US Expat Taxes Explained: Filing as an American Living in Sweden

Will moving to Sweden change your expatriate tax return?  Sweden offers its citizens some of the finest social programs in the world, including universal health insurance, unlimited sick days, subsidized child care, and free university tuition.  These luxuries do not come without a cost, however, and Sweden’s tax rates are among the highest in the world.  In addition to Swedish taxes, Americans living abroad cannot forget their US expatriate tax return requirements or other reports, such as the FBAR, which is often required by the U.S. Department of the Treasury. This article will explain how your expatriate taxes will change with your move to Sweden.

US Expat Taxes in Sweden

If you are a citizen or permanent resident of the United States then you are obligated to file US taxes, in this case US expat taxes, with the IRS each year regardless of the country in which you reside.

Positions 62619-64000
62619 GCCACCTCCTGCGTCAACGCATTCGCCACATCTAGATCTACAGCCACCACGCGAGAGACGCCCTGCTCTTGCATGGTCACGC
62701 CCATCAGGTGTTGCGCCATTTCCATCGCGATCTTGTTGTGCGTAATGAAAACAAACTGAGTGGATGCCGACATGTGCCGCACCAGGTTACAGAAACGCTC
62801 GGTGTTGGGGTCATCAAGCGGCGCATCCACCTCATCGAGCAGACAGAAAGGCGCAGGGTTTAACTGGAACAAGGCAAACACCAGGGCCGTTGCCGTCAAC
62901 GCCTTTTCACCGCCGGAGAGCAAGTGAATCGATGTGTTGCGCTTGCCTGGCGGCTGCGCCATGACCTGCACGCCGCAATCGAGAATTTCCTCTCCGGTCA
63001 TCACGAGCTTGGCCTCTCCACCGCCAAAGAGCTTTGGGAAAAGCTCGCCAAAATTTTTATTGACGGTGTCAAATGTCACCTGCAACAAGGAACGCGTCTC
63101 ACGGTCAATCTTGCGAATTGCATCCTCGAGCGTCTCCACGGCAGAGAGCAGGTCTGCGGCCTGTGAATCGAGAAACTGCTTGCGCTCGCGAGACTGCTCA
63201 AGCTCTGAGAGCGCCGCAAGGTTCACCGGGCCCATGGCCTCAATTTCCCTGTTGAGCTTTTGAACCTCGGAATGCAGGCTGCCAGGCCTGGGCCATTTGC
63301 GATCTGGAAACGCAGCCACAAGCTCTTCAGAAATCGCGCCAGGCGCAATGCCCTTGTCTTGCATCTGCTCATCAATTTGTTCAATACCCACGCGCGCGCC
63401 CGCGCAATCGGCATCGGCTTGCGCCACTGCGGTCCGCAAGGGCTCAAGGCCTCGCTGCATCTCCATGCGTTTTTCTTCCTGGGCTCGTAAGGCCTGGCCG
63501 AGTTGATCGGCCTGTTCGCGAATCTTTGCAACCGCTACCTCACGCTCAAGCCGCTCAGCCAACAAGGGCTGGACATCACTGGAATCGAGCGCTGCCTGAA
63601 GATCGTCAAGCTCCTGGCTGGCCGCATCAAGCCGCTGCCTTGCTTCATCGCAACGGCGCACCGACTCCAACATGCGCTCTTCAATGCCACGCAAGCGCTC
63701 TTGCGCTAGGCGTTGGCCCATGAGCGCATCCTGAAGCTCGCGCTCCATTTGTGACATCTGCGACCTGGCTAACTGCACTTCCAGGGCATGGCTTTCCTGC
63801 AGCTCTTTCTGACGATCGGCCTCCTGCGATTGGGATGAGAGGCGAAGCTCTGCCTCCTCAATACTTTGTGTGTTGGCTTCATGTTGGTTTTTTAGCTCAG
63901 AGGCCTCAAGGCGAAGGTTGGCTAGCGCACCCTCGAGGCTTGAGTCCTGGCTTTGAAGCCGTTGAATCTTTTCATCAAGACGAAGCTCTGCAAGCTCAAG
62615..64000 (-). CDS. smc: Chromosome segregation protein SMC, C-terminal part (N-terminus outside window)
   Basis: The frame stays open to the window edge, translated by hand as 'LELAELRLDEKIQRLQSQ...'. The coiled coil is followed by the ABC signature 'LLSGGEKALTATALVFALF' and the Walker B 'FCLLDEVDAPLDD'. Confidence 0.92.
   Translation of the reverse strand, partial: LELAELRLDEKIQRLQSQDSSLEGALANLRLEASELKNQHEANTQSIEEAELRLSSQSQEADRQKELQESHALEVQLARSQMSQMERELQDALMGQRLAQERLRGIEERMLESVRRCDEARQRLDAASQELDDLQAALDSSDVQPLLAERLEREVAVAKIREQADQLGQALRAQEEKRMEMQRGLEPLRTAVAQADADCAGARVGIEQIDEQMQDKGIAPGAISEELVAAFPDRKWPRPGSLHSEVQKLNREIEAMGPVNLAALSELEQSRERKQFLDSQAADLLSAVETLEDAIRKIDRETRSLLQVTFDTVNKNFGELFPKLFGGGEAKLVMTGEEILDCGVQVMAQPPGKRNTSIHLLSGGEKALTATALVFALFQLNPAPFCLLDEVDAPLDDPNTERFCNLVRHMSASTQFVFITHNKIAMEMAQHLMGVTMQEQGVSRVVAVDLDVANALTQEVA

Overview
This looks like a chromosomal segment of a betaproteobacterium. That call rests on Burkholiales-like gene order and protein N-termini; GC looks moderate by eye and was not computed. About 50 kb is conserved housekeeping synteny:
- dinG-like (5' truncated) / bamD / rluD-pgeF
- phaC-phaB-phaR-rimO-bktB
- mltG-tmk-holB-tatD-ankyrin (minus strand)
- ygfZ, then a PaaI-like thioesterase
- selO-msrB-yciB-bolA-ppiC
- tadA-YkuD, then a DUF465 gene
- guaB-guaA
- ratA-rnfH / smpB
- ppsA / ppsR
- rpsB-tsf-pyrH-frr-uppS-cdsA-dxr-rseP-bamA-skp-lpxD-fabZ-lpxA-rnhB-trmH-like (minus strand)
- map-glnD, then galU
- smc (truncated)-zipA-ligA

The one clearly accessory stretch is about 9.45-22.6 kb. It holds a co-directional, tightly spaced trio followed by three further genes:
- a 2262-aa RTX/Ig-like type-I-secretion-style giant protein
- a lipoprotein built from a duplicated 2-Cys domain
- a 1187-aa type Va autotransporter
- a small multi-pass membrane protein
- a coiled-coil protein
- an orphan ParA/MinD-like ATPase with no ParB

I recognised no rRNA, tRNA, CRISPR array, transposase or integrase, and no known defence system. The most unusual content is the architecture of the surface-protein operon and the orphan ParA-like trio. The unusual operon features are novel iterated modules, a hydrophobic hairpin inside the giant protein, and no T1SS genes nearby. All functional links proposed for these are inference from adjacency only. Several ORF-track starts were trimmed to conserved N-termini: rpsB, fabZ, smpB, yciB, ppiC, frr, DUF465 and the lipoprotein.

In addition to the regular income tax return, you could also be required to file an informational return on your assets held in foreign bank accounts with Foreign Bank and Other Account Reporting (FBAR) Form 114, in addition to Form 8938 Statement of Specified Foreign Financial Assets.

While the US is one of the few governments that tax the international income of their citizens and permanent residents who reside overseas, it does have special provisions to help protect them from double taxation including:

  • The foreign earned income exclusion allows you to decrease your taxable income on US expat taxes by the first $108,700 for 2021 ($107,600 for 2020) earned as a result of your labors while a resident of a foreign country.
  • The foreign tax credit, which allows you to offset the taxes you paid in your host country with your US expat taxes dollar for dollar, and
  • The foreign housing exclusion, which allows you to exclude certain household expenses that occur as a result of living abroad.